Hunting for free on a generous farmer’s land and enjoying the sport with a group of like-minded friends are things that we often take for granted. The hard truth is that these things are volatile and can disappear instantly when a bad decision or lack of respect causes a lapse in judgment. While some things are out of our control, the good news is that ensuring the things under our control don’t affect these relationships is a simple task. Just remember what you learned in kindergarten. While those childhood teachings might sound rather basic and unfitting for an adult, in actuality these same life rules are equally important in nearly all facets of life, the duck blind included.

1. Clean Up After Yourself

We all remember the days of being told repetitively to throw away your garbage, clean off your plate and clean up your room. As an adult, these same rules apply to a workplace and your home, but why is it that we see litter and garbage strewn around in the woods and along the highway? As a whole, most people are proud of the environment they live in and do their best to make sure they do their part to maintain a healthy space. While this policy is important for everyday life, it is increasingly important when you’re using another person’s land for your own enjoyment. In the most simplistic of terms, the old saying “leave things as you found them” is of the utmost importance to ensure that open hunting areas remain open, your permission is not removed, and season after season you can return to a happy farmer that grants permission without a second thought.

While this all sounds trivial, the fact is that every year individuals are kicked off of farms for leaving trash or destroying fields, barns are rained with shot, and subsequently lands become posted. In all of these instances the common ingredient that was overlooked was respect. Respect isn’t instantly given, but it can be easily earned. To get this respect, you have to show respect to the landowner the moment you pull into their driveway. From there, pick up your empty hulls and your expelled wads, don’t drive in soft fields or any field without asking permission first, and pass up on shots that infringe on the safe zone around buildings. These things certainly sound like simple, sound policies, but the unfortunate reality is that not everyone remembers the little things — and consequently they hurt not only themselves, but also the more well-mannered hunters in the area.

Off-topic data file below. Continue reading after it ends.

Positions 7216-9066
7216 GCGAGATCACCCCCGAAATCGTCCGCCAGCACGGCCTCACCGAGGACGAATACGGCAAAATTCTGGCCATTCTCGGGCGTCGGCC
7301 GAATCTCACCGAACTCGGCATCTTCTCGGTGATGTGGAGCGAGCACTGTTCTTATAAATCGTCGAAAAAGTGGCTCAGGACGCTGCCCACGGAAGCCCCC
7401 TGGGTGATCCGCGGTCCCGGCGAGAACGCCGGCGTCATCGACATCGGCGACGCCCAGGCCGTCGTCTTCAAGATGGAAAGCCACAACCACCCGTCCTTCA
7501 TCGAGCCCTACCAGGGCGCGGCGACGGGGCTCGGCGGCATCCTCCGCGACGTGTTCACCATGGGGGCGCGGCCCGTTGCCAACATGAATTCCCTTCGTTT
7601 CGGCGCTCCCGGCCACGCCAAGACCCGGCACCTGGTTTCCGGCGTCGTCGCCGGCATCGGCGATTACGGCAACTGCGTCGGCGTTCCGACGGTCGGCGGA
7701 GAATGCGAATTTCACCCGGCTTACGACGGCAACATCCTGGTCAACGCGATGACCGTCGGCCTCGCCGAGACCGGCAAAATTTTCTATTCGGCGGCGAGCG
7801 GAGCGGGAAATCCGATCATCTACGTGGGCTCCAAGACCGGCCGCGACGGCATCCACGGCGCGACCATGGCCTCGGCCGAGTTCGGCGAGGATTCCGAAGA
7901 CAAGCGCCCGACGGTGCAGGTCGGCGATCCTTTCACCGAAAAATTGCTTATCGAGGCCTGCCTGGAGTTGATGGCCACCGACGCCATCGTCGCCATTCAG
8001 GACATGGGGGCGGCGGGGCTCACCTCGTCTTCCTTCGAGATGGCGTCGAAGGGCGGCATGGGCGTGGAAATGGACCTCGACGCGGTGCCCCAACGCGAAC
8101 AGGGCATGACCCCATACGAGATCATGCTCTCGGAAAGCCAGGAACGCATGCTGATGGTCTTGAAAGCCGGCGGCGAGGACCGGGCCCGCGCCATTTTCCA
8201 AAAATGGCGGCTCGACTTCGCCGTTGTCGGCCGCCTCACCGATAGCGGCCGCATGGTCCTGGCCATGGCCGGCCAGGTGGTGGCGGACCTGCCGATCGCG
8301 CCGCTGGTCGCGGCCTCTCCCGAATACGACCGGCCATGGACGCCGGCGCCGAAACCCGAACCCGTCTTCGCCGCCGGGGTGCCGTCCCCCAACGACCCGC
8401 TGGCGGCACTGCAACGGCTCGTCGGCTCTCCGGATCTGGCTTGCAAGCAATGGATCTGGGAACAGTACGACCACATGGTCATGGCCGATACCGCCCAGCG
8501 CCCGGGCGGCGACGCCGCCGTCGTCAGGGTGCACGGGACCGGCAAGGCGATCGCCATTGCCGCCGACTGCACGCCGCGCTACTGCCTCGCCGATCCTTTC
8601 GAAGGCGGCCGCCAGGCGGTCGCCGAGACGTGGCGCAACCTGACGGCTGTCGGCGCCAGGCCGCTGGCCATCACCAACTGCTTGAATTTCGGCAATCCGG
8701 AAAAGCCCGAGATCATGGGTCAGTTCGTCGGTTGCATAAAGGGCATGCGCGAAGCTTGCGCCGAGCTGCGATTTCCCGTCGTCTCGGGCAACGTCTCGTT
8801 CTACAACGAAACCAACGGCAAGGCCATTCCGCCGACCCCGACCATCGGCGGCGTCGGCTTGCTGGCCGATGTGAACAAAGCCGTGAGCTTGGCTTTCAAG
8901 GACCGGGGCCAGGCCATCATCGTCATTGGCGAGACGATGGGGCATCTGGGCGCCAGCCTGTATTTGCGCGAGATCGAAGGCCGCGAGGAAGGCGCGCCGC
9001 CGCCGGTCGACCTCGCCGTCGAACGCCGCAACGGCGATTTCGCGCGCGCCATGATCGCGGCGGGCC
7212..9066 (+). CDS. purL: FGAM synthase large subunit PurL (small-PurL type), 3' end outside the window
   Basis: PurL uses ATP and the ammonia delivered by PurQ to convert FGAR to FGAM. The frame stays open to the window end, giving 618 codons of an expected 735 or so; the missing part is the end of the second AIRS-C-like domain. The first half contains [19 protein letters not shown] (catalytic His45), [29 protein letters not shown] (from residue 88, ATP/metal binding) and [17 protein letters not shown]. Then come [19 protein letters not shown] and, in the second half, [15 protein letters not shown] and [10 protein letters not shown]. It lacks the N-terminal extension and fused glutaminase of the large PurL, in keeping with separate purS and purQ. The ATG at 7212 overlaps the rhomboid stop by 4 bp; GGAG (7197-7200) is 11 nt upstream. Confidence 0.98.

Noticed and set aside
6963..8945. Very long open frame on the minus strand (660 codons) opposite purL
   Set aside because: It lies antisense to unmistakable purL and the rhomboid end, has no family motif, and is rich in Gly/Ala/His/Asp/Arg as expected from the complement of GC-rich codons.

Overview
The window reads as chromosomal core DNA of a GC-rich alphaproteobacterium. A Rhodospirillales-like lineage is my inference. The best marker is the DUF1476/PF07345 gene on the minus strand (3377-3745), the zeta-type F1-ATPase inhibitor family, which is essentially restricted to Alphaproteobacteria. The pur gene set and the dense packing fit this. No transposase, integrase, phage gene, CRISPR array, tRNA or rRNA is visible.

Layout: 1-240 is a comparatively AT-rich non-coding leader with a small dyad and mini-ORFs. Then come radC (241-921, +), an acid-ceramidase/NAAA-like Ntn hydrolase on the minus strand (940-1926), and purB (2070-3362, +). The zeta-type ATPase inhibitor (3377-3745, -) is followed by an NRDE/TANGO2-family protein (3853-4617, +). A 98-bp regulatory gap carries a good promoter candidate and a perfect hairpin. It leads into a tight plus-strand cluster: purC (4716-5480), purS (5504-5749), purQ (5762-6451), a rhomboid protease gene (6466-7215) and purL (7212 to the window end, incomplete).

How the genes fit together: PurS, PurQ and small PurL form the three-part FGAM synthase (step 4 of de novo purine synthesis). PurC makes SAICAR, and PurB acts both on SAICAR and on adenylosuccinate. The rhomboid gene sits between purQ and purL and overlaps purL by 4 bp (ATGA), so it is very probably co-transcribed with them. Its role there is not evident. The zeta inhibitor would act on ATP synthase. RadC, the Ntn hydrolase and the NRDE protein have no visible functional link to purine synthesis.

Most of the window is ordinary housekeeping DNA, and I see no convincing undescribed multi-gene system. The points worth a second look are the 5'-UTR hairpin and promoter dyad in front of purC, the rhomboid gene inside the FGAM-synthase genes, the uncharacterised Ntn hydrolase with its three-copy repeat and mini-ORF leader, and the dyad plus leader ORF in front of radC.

2. Tie Your Own Shoes

Having a youngster myself, I can attest to how difficult it is to get over this hurdle. Kids like to have things done for them, and it’s often easier to do it for them rather than wait the extra five minutes to get past the tantrum. As adults it is just as easy to fall into the same trap of letting someone else do the work and then reaping their rewards — right or wrong, we have all done it. But after too many years or seasons of dependence, said freeloader finds themself on the outside looking in with no place to hunt opening morning.

Just pull your own weight. This doesn’t mean you have to find every field or buy mountains of decoys and gear, it just means that you need to be an equal. Scout when you can, do your homework, and bring something to the table on every hunt. Every person has an investment into waterfowl both monetarily and physically, but as soon as someone doesn’t appear to have this same team investment as the rest of the group, they are often voted out and left wondering what happened.